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Physically Challenged Fathia With A Paralysed Father Needs Help To Secure Better Future

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She is a victim of a quack doctor.  She is on a wheel chair, having been allegedly crippled when she was only three years old by a medical doctor who carelessly injected her on a vein. Sounding quite intelligent, 13-year-old Fathia Oladeji is an epitome of beauty. With her laudable academic performance, she is the dream child of every parent. She had five distinctions in her primary school leaving certificate and the hopes of the entire family about her further studies had been high, despite her physical disability. But then, dreams can die fast. can’t they?

The family members have been in sorrow since the beginning of the year. Fathia’s father, who had borne the burden of educating and taking care of her generally, suddenly collapsed on December 27, 2019 and became paralysed. And now, it’s her mother, Monsurat, who is the only hope for the family’s survival. She cares for the entire family. She daily backs Fathia to school, as well as cares for her husband and the three other children in the family. She told Eko Trust that at this stage, she sometimes feels like giving up, adding but she knew she cannot.

Fathia, according to her parents, loves education. She is presently at the Government School of Science, Pade, Ibadan. Even on her rickety wheel chair, she, at her young age, occasionally calls radio stations demanding for help.

Our correspondent who came across Fathia and her mother at a function organised for the less privileged by a group in Ibadan, the Oyo State capital, and later visited their family house on Akala Road, Ilubusi Estate, Odo Ona-Elewe, New Garage, Ibadan, reports that the family’s situation was, indeed, pathetic and disheartening.

“The only song she sings all the time is that she wants to find her way out of Nigeria,” her parents and siblings said, with her father, from his own sorry condition, adding, “she is a loving and caring child.”

As Fathia’s mother narrated, she and her husband discovered the little girl had temperature when she was three years old.

She said, “We took her to a clinic, close to our house. The doctor diagnosed her for malaria. He injected her and admitted her for treatment. The temperature subsided that night but we never knew it was the beginning of her problem. A few days later, we discovered that her two legs were shrinking; she could not walk again.

“That was when we started taking her from one hospital to another. We spent millions of naira on her condition at the University College Hospital (UCH), Ibadan, because my husband was financially okay at that time. But after all our efforts, my baby has remained crippled. She can’t walk, but we know she is very intelligent. She loves education and wishes  to travel out of Nigeria.”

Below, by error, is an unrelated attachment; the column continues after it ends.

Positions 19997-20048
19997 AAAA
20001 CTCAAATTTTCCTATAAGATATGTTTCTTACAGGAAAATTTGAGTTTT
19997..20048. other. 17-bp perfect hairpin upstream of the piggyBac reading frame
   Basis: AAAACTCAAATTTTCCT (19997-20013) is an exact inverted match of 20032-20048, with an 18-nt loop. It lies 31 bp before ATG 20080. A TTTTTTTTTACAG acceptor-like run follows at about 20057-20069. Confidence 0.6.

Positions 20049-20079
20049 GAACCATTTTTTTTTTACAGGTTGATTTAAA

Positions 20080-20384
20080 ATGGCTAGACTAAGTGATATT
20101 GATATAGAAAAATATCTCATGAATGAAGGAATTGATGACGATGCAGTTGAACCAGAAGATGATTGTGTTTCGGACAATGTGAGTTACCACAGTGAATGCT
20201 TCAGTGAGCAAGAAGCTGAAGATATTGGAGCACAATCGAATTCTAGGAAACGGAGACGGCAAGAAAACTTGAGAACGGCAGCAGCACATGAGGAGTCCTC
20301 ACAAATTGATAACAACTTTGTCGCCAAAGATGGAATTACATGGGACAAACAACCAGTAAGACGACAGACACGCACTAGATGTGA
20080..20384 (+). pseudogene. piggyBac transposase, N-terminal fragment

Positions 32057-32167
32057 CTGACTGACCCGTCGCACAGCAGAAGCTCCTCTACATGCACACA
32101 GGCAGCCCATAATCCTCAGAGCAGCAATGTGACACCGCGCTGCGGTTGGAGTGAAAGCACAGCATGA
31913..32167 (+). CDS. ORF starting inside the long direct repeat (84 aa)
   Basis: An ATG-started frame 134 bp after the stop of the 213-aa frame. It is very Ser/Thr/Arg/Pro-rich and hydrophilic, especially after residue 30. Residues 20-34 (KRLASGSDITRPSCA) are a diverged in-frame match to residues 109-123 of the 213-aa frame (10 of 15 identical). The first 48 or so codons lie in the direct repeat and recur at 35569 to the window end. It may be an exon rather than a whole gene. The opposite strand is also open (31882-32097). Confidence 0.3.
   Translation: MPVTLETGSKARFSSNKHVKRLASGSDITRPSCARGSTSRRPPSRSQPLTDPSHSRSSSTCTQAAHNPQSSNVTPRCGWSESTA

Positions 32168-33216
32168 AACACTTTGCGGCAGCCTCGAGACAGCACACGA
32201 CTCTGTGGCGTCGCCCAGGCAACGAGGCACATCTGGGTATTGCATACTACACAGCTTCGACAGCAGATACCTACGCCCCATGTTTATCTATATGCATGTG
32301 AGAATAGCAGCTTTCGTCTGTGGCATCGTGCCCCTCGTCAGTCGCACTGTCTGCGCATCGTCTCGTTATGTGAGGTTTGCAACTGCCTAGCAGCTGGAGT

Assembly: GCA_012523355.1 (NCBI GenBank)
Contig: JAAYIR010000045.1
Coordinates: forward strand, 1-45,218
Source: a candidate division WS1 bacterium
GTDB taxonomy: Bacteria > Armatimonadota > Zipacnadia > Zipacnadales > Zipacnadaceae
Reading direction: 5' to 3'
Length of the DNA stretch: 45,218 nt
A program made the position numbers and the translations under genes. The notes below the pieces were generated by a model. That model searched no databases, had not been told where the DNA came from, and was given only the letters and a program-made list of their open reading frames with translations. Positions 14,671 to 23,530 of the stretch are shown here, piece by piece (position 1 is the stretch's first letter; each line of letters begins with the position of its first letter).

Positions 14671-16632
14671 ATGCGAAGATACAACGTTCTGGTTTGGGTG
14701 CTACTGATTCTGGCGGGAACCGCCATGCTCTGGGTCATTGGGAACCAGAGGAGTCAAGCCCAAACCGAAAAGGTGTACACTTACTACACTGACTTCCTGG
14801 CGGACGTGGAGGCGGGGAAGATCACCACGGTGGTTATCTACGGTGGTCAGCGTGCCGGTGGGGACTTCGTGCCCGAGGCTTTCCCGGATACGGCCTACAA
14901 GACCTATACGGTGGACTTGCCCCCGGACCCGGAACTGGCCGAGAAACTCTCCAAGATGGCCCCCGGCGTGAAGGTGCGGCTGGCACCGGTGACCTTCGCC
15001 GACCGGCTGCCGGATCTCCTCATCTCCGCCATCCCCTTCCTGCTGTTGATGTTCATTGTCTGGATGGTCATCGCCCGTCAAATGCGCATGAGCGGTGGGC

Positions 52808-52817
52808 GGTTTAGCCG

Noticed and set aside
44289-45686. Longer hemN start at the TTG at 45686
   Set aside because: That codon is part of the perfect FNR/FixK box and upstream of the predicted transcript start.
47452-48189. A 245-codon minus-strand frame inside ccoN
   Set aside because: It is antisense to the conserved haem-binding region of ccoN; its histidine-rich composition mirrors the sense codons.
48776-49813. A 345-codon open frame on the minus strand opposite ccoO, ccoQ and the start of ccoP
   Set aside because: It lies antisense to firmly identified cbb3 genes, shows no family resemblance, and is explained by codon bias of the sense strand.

Fathia, who was away at school when our correspondent visited her family house, spoke with him on the telephone.

“I have accepted my fate as a cripple. Who are we to question Allah? But my concern is how to move on with my life. Government should make Nigeria more conducive for those of us with special needs. My dream all the time is to have good education and travel out of the country to study Medicine. I know I am up to the task by His grace. How I wish I wasn’t born in Nigeria,” she lamented.

Fathia’s mother said the family’s problem was compounded last year when her husband lost about N3 million in his clothing business, which she said explained how he collapsed at a point and eventually became paralysed.

She said, “We were selling clothes at Gbagi market. Then he lost N3m to the business. We encouraged him to move on with his life, but he never listened. That night, he left the room for the toilet. When he got to the exit door, he collapsed and, as a result, became crippled.

“Since then, we have spent at the UCH all the money he had. His mouth has now been straightened and he can talk reasonably. But he can only manage to eat, as you can see. There remains the problem of his legs because he still cannot walk. We have nobody except God,” Monsurat said.

Mr Oladeji, saying he wasn’t really bothered about his own condition, expressed great worry about his children, especially Fathia. He said,

“Fathia is my first child. She is so intelligent and supportive. I wonder why she is going through such challenges in her life. Anybody who needs to support me should help me support Fathia. I know she won’t disappoint my family. Aside individuals, government can as well come to our rescue. We need support,” he appealed.



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